# What if the moon

1. Oct 12, 2007

### cybergold101

...was destroyed by an asteroid which was destined for Earth? Where would that leave Earth? What would happen to Earth orbit? Rotation?

2. Oct 17, 2007

### magnetar

If that happen,the rotation of the earth will faster !due to the angular momentum of the lunar system transfer to the earth !

3. Oct 17, 2007

### jazzdude9792

Earth would be hit by chunks of the moon leaving it full or craters and depending on the size of the chunks of the moon and parts of the asteroid that hit the moon that hit the earth, the earth itself would probably expirence multiple asteroids hitting the earth with equal or greater size than the one that hit the earth killing the dinosaurs most likely sending us into another ice age due to the climate change caused by the impact. That is just the after effect but the problems that the asteroids would cause as soon as they hit the earth would be astronomical and on a global scale most likely causing the deaths of millions.

4. Oct 18, 2007

### Jonathan Scott

If the moon was somehow cleanly removed without showering the Earth with fragments, then this would have a slight effect on the Earth's orbit but no immediate effect on its rotation. The effect on the Earth's orbit can be understood by considering the Earth and moon as a combined rotating system; if the moon is suddenly removed, the overall momentum of that system is changed by the momentum of the moon in its orbit around the Earth.

Using figures from the internet, I make it that the mass of the moon is very roughly about 1/80th of that of the Earth, and the relative velocity of the moon in its orbit about the Earth is about 1/30th of that of the Earth about the sun, so the fractional change in momentum of the Earth in its orbit would be about 1/(80*30) = 1/2400. If the change in momentum were aligned forward or backwards along the orbit to maximize the effect on the velocity, then the fractional change in kinetic energy in the orbit would be proportional to the square of this, that is around 1 part in 6 million.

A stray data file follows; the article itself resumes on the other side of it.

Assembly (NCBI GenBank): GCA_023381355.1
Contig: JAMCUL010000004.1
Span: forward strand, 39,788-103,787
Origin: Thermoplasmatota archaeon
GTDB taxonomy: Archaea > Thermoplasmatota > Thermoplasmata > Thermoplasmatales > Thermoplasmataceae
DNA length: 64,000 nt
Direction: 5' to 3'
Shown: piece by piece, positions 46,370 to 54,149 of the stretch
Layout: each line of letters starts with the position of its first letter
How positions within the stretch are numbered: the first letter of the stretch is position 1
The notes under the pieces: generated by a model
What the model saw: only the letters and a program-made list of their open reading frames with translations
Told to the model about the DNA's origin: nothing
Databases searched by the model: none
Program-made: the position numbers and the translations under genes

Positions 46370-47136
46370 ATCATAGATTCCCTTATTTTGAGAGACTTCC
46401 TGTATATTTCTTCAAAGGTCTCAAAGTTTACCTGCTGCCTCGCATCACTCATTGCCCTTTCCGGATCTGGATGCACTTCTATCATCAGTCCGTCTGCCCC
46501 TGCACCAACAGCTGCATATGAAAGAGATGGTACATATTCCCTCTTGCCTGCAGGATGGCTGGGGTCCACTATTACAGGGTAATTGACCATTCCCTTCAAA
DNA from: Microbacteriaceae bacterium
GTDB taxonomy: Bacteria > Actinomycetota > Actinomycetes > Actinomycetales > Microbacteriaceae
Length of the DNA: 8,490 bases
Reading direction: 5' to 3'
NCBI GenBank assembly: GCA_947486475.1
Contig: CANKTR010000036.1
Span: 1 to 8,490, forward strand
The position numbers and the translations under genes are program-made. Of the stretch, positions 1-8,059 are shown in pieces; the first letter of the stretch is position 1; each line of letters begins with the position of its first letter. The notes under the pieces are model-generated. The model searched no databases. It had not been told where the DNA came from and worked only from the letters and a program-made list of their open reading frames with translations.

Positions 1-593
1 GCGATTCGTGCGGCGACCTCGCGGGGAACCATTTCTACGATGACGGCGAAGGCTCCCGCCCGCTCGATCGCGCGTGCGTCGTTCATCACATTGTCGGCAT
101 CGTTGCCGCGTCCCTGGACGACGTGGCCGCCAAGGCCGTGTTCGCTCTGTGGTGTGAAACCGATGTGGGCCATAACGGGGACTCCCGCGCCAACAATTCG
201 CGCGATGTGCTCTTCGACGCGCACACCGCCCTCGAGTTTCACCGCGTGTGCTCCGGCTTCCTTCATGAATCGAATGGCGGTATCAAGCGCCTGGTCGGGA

Another effect of losing the moon would be that ocean tides would be much smaller (something like only 1/3 of the amplitude), as they would only be due to the sun. They would also be locked into a repeating daily cycle with some variations over a yearly cycle instead of changing in time of day and amplitude over a monthly cycle.

The reduction in the tides would also mean in the very long term that the rate of slowing of the Earth's rotation would be reduced.

5. Oct 18, 2007

### BosonJaw

Hmmm, Is your theory taking into account the removal of the earth moon barycenter? Wouldn't the Angular momentum about the pre-existing BC be transfered as pure kinetic energy depending on when the moon was removed? Wouldn't this somewhat alter the eccentricity of earths sun orbit?? Just curious.

6. Oct 19, 2007

### Jonathan Scott

Not angular momentum, but linear momentum due to the moon's orbit around the Earth. I've assumed as an approximation that its orbit is about the center of the Earth, not about the barycenter of the Earth/moon system which is nearer the Earth's surface, hence the word "roughly". The effect does depend on the point in the orbit at which the moon was removed, and could alter both the eccentricity and overall energy of the orbit slightly.

Another way to look at it is that the Earth wobbles slightly in its orbit around the sun because of the moon pulling on it. If the moon is suddenly removed, the current direction of the wobble effectively becomes an impulsive change affecting the overall orbit (mainly causing about half of it to be higher and half of it to be lower than before, but also causing a slight change in the overall energy).